Are you sure this isn't a short story waiting to happen? I'm cautious about posting things I might use...

And I just wonder. You don't want to be "done" with them before they're fully born.

Just a thought!

12:17 PM, January 12, 2006  
Blogger jarvenpa said...

thank you all for your thoughts and comments.
marlyat2-you have a point, but actually my blog serves me as sort of a pre-quilt scrap bag. I am primarily a poet (though journalism, editing, and the writing of various odd essays and columns have at crucial moments put food on the table). Perhaps because poetry is my first love and what I take most seriously in writing, I have treated most of my other writings--including this new experiment in blogging--as in a sense ephemeral.
This--this blogging, this contact across countries and cultures--is a new thing for me, and, I must say, a very sweet thing.
I'm not worrying about what it may or may not do to the rest of my work...

11:23 PM, January 12, 2006  
Blogger ardvisura said...

This post is so beautiful.
it makes me think of Barbara Kingsolver's books that I love so much.

7:24 AM, January 13, 2006  
Blogger Frank said...

I do feel the nostalgic feeling you have toward your childhood friend.I sometimes have the same feeling toward my childhood too.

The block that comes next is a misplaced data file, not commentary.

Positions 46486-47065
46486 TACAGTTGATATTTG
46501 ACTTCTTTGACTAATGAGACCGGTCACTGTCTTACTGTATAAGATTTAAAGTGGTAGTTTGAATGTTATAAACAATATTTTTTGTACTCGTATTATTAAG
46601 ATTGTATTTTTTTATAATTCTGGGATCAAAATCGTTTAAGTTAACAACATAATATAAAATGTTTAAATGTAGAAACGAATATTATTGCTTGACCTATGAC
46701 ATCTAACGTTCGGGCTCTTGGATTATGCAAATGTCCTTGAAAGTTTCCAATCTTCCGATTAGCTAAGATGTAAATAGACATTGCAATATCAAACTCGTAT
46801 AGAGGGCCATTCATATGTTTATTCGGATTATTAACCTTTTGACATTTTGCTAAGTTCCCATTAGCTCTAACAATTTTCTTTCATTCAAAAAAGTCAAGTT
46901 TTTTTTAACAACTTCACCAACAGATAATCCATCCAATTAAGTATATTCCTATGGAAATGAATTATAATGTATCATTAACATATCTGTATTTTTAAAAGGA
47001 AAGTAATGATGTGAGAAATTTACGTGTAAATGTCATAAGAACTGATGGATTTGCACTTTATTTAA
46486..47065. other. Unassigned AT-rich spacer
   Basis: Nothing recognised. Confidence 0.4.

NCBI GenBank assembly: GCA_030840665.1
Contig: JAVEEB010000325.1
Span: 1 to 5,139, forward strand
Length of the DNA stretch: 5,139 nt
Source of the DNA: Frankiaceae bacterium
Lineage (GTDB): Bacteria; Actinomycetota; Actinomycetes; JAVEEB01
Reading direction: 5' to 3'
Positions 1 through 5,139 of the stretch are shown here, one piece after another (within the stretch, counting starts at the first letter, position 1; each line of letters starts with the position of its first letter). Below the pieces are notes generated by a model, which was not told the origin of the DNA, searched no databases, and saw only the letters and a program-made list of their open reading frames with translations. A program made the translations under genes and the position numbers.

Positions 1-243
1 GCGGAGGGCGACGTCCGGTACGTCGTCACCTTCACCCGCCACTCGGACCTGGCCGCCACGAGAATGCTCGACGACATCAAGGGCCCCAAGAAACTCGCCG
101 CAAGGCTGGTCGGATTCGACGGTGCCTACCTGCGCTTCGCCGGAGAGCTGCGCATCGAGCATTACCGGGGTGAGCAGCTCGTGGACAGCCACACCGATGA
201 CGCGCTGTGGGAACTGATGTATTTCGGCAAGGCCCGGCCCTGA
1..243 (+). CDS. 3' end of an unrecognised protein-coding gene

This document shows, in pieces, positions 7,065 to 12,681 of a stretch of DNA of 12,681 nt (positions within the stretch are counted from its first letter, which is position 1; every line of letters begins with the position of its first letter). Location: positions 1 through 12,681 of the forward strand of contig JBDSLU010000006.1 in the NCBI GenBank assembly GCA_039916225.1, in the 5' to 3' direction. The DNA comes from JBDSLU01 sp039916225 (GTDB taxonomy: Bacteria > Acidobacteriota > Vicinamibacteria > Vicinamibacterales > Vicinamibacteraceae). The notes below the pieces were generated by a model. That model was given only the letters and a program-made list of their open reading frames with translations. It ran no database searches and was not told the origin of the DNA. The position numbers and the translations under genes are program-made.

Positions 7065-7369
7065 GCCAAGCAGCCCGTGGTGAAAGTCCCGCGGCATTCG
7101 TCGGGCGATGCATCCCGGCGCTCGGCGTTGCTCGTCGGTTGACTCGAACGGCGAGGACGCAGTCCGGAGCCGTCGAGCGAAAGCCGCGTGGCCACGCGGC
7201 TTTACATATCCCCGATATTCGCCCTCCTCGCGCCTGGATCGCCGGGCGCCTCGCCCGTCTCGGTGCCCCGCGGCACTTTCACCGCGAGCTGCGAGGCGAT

11:19 AM, January 13, 2006  
Blogger marlyat2 said...

Oh, that's all right, then, if you're not turning them (or most of them) into stories. And poetry is the higher art, after all.

And yes, you have an interesting and loyal "circle" of readers...

8:53 PM, January 13, 2006  
Blogger David said...

I used to catch fireflies as a child in Alabama. I too put them in a jar sometimes. It seemed there was something magical about their bright yellow orange signals, and I would stare at them, as they winked on and off, for long minutes at a time trying to fathom the source of such a wonder.

Your story of David has touched me and aroused my curiosity. Why did he wear braces on his leg, and if you don't mind my asking, how did he pass?

8:18 PM, January 15, 2006  
Blogger jarvenpa said...

David, it is interesting that you remember the glow as orange; in Japan, where I was, it was definitely a sort of greeny-yellow (or at least I remember it that way). My little friend had had polio, which was why he had to have braces and crutches. As to how he died, I never really found out (by the time I recalled all this my parents had died--my mother would have been able to tell me, I think). I never thought of him as delicate or sick, despite those crutches. Because of the time he'd spent in hospitals he wanted to be a doctor when he grew up.
I often think of people who have touched my life deeply, even when they passed through it too quickly.

8:47 PM, January 15, 2006  
Blogger Spyder said...

Memories, they are a wonderful thing.
I can not find the words to express my feelings about this post. safe to say though, I admire your work.

12:52 AM, January 16, 2006  
Blogger LiVEwiRe said...

Those are the things the sweetest memories are made of. They stay in your heart. I'm so sorry to hear of your loss.

10:52 PM, January 16, 2006